Unconventional Monetary Policy

Actions Panel

Unconventional Monetary Policy

Unconventional Monetary Policy

By Center on Japanese Economy and Business

When and where

Date and time

Wednesday, April 19 · 6 - 7:15pm EDT


Cooperman Commons, Geffen Hall, Columbia Business School 645 West 130th Street New York, NY 10027

About this event

Unconventional Monetary Policy

Wednesday, April 19, 2023 | 6:00 – 7:15 PM (Reception to follow)

Cooperman Commons, Geffen Hall, Columbia Business School

(645 West 130th Street, New York, NY 10027)

Note: This in-person-only event is open to the public and is subject to change without notice.


Haruhiko Kuroda

Former Governor

Bank of Japan


Takatoshi Ito

Professor, School of International and Public Affairs, Columbia University

Director, Program on Public Pension and Sovereign Funds, Center on Japanese Economy and Business (CJEB), Columbia Business School

Welcoming Remarks:

David E. Weinstein

Director, CJEB; Carl S. Shoup Professor of the Japanese Economy, Columbia University


Unconventional monetary policies have been employed by many central banks after the global financial crisis. The Bank of Japan may be unique in the sense that it had started quantitative easing in 2001, and introduced a negative interest rate policy and yield curve control in 2016. In this speech, Former Governor Kuroda will describe how various unconventional monetary policies were utilized by the Bank of Japan, in comparison with other central banks.


Haruhiko Kuroda was Governor of the Bank of Japan from March 2013 to April 2023. Prior to his position at the BOJ, Mr. Kuroda served as President of the Asian Development Bank from 2005 to 2013. He was also Special Adviser to the Cabinet of Prime Minister Koizumi, while he was Professor at Hitotsubashi University in Tokyo from 2003 to 2005. During his career at Japan's Ministry of Finance from 1967 to 2003, Mr. Kuroda's responsibilities encompassed fields including international finance and tax policies. From 1999 to 2003, he represented the Ministry as Vice Minister of Finance for International Affairs at numerous international monetary conferences such as the G7 and G20 meetings. Mr. Kuroda holds a Bachelor of Arts in Law from The University of Tokyo, and a Master of Philosophy in Economics from the University of Oxford.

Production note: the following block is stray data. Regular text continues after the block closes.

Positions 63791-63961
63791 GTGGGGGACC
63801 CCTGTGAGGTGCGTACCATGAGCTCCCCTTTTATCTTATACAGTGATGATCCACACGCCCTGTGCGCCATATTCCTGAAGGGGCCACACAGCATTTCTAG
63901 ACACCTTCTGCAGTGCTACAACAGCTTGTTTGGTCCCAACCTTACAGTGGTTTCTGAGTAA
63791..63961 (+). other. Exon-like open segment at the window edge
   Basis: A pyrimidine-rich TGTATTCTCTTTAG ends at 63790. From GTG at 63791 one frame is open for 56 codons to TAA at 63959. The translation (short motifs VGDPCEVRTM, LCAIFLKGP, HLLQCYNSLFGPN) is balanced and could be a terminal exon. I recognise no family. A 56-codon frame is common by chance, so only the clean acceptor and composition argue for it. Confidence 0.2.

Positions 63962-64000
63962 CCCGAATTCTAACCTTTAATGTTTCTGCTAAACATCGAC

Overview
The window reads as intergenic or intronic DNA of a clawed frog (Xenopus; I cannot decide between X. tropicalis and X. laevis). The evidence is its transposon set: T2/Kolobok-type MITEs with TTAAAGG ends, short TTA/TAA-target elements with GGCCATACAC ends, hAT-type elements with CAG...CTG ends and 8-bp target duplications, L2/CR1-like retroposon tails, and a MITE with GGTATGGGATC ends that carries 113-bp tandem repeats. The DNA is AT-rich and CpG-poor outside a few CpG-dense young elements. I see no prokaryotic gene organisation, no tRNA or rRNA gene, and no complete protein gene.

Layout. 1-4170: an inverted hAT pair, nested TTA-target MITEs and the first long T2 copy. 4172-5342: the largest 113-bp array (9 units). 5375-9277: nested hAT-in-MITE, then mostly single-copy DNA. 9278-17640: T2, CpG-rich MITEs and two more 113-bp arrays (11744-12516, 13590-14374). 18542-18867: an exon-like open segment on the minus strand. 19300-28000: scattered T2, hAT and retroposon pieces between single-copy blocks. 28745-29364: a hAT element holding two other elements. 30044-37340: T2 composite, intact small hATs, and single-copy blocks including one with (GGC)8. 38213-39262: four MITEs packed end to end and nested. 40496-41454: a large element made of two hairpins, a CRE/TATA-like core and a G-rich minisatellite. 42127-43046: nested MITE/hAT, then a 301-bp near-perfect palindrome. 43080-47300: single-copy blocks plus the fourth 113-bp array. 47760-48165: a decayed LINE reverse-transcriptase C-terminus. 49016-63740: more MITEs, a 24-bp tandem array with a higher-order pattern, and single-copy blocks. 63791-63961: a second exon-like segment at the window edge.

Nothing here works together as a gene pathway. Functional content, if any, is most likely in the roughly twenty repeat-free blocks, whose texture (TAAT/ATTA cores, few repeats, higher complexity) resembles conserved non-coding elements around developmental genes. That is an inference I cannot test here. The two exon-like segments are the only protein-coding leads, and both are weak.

Admission and Contact:

This in-person-only event is open to the public and is subject to change without notice.

You must register to attend this in-person event.

Special Notes:

  • No large bags, luggage, or placards of any kind (such as posters or signs) are allowed inside the venue.
  • Please be advised that this event may be photographed, so your image may appear on our website or materials later. If this is an issue, please let us know.
  • Please note that due to current University guidelines in response to the COVID-19 pandemic, all visitors must be vaccinated and show proof of vaccination and ID as part of visitor attestation before entering Columbia University. We appreciate your understanding that these guidelines are subject to change.
  • Please be advised that Columbia Business School will be taking photos and videotaping at this event. Photos and videos taken will be owned by Columbia and may be used in whole or in part, for academic or other purposes.
  • We ask that the general audience not take photos or videos of this event or event materials.

If you have questions about the event, please contact us at cjeb@gsb.columbia.edu.

About the organizer

Established at Columbia Business School in 1986 under the direction of its founder, Professor Hugh Patrick, and led currently by its director, Professor David Weinstein, the Center on Japanese Economy and Business (CJEB) promotes knowledge and understanding of Japanese business and economics in an international context. CJEB is a research organization widely recognized for its vigorous research activities, international symposia, conferences, and lectures, held in New York City and Tokyo, which provide prominent speakers from the public and private sectors a forum for collaboration and reflection on Japan, the United States, and the global economy.